Oscar Fraas, via Wikimedia CommonsThe title of the present post really ought to be “Tracking Dr. Fraas”—or perhaps “Fracking Dr. Fraas” for the alliteration?—for, as I explained in part 1, it turns out that “the famous paleontologist Dr.

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Extract from the September 9, 1911, Literary Digest.Reminded, in a recent discussion with Jason Rosenhouse, of William A. Williams’s The Evolution of Man Scientifically Disproved (1925), a Scopes-era effort in using pseudomathematics to debunk evolution, I was skimming the book again.

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Historical marker: "The River of Blood: Many great American soldiers, both of the North and South, died at this spot, 'The Rapids', on the Potomac River. The casualties were so great that the water would turn red and thus became known as 'The River of Blood.'"The supposedly historical marker on Trump's golf course. None of what it says is true.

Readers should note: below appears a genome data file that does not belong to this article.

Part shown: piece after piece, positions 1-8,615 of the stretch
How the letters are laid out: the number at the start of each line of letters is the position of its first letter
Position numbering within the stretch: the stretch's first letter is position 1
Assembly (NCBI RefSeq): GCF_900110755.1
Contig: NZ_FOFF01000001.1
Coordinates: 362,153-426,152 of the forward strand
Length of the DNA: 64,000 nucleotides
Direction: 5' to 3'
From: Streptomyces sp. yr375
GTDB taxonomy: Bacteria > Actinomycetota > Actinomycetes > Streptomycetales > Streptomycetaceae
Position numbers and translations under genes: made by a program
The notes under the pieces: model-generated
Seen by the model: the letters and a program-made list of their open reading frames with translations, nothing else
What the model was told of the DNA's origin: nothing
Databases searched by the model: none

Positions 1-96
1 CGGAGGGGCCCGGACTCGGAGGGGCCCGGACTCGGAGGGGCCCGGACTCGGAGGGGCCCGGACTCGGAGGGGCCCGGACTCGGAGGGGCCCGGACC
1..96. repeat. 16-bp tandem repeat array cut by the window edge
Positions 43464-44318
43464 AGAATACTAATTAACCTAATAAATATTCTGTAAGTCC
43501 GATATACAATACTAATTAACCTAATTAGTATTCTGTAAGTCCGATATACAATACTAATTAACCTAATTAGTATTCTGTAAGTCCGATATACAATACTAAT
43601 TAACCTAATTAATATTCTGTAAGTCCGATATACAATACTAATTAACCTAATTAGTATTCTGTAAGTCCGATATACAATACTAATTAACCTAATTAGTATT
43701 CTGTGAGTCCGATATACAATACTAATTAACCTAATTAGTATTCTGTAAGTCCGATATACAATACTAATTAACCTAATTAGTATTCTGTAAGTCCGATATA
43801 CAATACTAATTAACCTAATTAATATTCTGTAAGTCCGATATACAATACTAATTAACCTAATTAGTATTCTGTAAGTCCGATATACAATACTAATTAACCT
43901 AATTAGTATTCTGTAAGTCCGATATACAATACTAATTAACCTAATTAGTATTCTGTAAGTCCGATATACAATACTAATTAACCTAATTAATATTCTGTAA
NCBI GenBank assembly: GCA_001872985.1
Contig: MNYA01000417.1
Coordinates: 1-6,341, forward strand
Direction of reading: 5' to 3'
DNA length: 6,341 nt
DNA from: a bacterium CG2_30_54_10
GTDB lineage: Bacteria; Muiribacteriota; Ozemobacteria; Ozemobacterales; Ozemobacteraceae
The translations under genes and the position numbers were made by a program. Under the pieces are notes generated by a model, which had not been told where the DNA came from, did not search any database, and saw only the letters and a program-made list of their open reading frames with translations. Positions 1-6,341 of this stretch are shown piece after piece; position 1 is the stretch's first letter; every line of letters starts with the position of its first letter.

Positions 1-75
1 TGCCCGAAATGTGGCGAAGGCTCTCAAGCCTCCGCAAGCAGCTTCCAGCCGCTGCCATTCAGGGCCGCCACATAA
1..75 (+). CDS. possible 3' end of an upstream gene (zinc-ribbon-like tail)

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11.19.2015

Photograph courtesy of Michael Barton’s The Dispersal of Darwin blog, https://thedispersalofdarwin.wordpress.com/.Photograph courtesy of Michael Barton’s The Dispersal of Darwin blog, https://thedispersalofdarwin.wordpress.com/.

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11.10.2015

Photograph courtesy of Michael Barton’s The Dispersal of Darwin blog, https://thedispersalofdarwin.wordpress.com/.Photograph courtesy of Michael Barton’s The Dispersal of Darwin blog, https://thedispersalofdarwin.wordpress.com/.

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11.04.2015

Photograph courtesy of Michael Barton’s The Dispersal of Darwin blog, https://thedispersalofdarwin.wordpress.com/.Photograph courtesy of Michael Barton’s The Dispersal of Darwin blog, https://thedispersalofdarwin.wordpress.com/.

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10.28.2015

Photograph courtesy of Michael Barton’s The Dispersal of Darwin blog, https://thedispersalofdarwin.wordpress.com/.Photograph courtesy of Michael Barton’s The Dispersal of Darwin blog, https://thedispersalofdarwin.wordpress.com/.

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Last week, on National Fossil Day, our Stephanie Keep organized a twitter conversation where folks could ask paleontologists their pressing questions. It rocked, and you can find the whole thing on the #askapaleo Storify.

Stephanie’s icebreaker question about the disappointingly featherless dinosaurs in Jurassic World got this reply from paleontology reporter Brian Switek:

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